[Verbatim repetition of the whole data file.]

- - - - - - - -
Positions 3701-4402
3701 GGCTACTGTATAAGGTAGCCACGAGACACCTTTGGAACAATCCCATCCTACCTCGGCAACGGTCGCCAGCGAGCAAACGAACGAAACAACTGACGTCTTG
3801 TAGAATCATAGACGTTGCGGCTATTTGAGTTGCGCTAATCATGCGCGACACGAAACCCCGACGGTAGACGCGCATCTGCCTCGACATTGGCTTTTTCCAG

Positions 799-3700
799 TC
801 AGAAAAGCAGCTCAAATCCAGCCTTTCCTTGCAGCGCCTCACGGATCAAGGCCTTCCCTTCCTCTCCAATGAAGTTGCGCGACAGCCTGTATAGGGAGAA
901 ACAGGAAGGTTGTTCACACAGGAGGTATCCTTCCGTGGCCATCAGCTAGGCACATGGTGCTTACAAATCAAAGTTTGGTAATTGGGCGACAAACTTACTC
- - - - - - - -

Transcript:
Positions 3701-4402
3701 GGCTACTGTATAAGGTAGCCACGAGACACCTTTGGAACAATCCCATCCTACCTCGGCAACGGTCGCCAGCGAGCAAACGAACGAAACAACTGACGTCTTG
3801 TAGAATCATAGACGTTGCGGCTATTTGAGTTGCGCTAATCATGCGCGACACGAAACCCCGACGGTAGACGCGCATCTGCCTCGACATTGGCTTTTTCCAG

Positions 799-3700
799 TC
801 AGAAAAGCAGCTCAAATCCAGCCTTTCCTTGCAGCGCCTCACGGATCAAGGCCTTCCCTTCCTCTCCAATGAAGTTGCGCGACAGCCTGTATAGGGAGAA
901 ACAGGAAGGTTGTTCACACAGGAGGTATCCTTCCGTGGCCATCAGCTAGGCACATGGTGCTTACAAATCAAAGTTTGGTAATTGGGCGACAAACTTACTC